os_unix.txt   [plain text]


*os_unix.txt*   For Vim version 7.3.  Last change: 2005 Mar 29


		  VIM REFERENCE MANUAL    by Bram Moolenaar


							*unix* *Unix*
This file contains the particularities for the Unix version of Vim.

For compiling Vim on Unix see "INSTALL" and "Makefile" in the src directory.

The default help file name is "/usr/local/lib/vim/help.txt"
The files "$HOME/.vimrc" and "$HOME/.exrc" are used instead of "s:.vimrc" and
"s:.exrc".  Additionally "/usr/local/etc/vimrc" is used first.
If "/usr/local/share" exists it is used instead of "/usr/local/lib".

Temporary files (for filtering) are put in "/tmp".  If you want to place them
somewhere else, set the environment variable $TMPDIR to the directory you
prefer.

With wildcard expansion you can use '~' (home directory) and '$'
(environment variable).

							*fork* *spoon*
For executing external commands fork()/exec() is used when possible, otherwise
system() is used, which is a bit slower.  The output of ":version" includes
|+fork| when fork()/exec() is used, |+system()| when system() is used.  This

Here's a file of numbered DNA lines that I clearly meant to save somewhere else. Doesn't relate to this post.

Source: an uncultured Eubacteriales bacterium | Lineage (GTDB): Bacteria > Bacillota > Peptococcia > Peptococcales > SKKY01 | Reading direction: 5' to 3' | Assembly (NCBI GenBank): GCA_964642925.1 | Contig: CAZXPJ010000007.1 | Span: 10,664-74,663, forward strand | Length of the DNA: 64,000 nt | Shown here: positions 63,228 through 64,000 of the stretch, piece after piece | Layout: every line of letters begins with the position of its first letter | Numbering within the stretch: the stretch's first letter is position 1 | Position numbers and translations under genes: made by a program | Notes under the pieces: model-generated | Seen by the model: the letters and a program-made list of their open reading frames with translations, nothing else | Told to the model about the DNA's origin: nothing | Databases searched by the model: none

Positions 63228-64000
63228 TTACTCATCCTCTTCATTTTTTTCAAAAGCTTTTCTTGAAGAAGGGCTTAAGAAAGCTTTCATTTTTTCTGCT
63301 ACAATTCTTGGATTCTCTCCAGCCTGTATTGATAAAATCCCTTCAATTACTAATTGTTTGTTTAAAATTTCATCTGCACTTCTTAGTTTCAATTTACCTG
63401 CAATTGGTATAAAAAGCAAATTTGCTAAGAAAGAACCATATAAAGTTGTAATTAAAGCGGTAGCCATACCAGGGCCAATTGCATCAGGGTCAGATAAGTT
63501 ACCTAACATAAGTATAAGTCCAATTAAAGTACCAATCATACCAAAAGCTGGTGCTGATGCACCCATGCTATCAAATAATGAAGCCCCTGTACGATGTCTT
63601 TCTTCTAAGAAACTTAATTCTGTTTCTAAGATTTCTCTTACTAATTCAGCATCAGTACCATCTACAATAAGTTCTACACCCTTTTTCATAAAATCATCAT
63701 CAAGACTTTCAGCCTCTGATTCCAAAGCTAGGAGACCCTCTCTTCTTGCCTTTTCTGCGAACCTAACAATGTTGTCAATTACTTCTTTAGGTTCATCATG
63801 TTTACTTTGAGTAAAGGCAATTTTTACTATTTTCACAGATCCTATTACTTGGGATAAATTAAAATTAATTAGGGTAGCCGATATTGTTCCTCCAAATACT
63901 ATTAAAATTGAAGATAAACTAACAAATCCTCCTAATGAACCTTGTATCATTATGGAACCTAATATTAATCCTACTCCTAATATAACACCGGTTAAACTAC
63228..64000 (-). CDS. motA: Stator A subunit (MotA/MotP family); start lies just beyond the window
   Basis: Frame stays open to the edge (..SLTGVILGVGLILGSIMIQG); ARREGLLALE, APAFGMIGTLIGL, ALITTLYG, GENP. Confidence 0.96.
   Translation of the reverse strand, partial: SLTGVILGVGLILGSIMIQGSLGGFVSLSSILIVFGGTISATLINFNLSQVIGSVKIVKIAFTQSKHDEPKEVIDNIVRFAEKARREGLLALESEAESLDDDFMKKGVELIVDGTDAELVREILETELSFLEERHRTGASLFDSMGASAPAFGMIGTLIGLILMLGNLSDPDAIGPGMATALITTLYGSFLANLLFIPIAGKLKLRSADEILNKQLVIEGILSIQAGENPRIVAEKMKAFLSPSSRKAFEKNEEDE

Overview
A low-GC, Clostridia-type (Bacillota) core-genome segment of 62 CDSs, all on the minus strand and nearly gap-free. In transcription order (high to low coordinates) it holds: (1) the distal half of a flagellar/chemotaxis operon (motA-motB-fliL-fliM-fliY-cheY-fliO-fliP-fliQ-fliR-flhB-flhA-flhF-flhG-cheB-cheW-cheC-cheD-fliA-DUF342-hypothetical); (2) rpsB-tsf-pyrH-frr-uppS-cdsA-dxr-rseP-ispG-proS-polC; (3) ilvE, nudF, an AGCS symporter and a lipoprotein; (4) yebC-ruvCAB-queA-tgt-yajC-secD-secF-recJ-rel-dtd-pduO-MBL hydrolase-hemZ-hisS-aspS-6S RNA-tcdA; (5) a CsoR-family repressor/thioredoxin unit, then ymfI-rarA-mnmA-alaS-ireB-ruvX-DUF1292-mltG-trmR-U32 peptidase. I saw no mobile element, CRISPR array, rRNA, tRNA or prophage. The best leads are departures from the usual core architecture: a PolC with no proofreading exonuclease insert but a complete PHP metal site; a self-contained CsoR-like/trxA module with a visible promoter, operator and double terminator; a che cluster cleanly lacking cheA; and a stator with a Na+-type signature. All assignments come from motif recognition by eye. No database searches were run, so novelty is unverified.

can be changed at compile time.
(For forking of the GUI version see |gui-fork|.)

Because terminal updating under Unix is often slow (e.g. serial line
terminal, shell window in suntools), the 'showcmd' and 'ruler' options
are default off.  If you have a fast terminal, try setting them on.  You might
also want to set 'ttyfast'.

When using Vim in an xterm the mouse clicks can be used by Vim by setting
'mouse' to "a".  If there is access to an X-server gui style copy/paste will
be used and visual feedback will be provided while dragging with the mouse.
If you then still want the xterm copy/paste with the mouse, press the shift
key when using the mouse.  See |mouse-using|.  Visual feedback while dragging
can also be achieved via the 'ttymouse' option if your xterm is new enough.

							*terminal-colors*
To use colors in Vim you can use the following example (if your terminal
supports colors, but "T_Co" is empty or zero): >
   :set t_me=^[[0;1;36m     " normal mode (undoes t_mr and t_md)
   :set t_mr=^[[0;1;33;44m  " reverse (invert) mode
   :set t_md=^[[1;33;41m    " bold mode
   :set t_se=^[[1;36;40m    " standout end
   :set t_so=^[[1;32;45m    " standout mode
   :set t_ue=^[[0;1;36m     " underline end
   :set t_us=^[[1;32m       " underline mode start
[the ^[ is an <Esc>, type CTRL-V <Esc> to enter it]

For real color terminals the ":highlight" command can be used.

The file "tools/vim132" is a shell script that can be used to put Vim in 132
column mode on a vt100 and lookalikes.

 vim:tw=78:ts=8:ft=help:norl: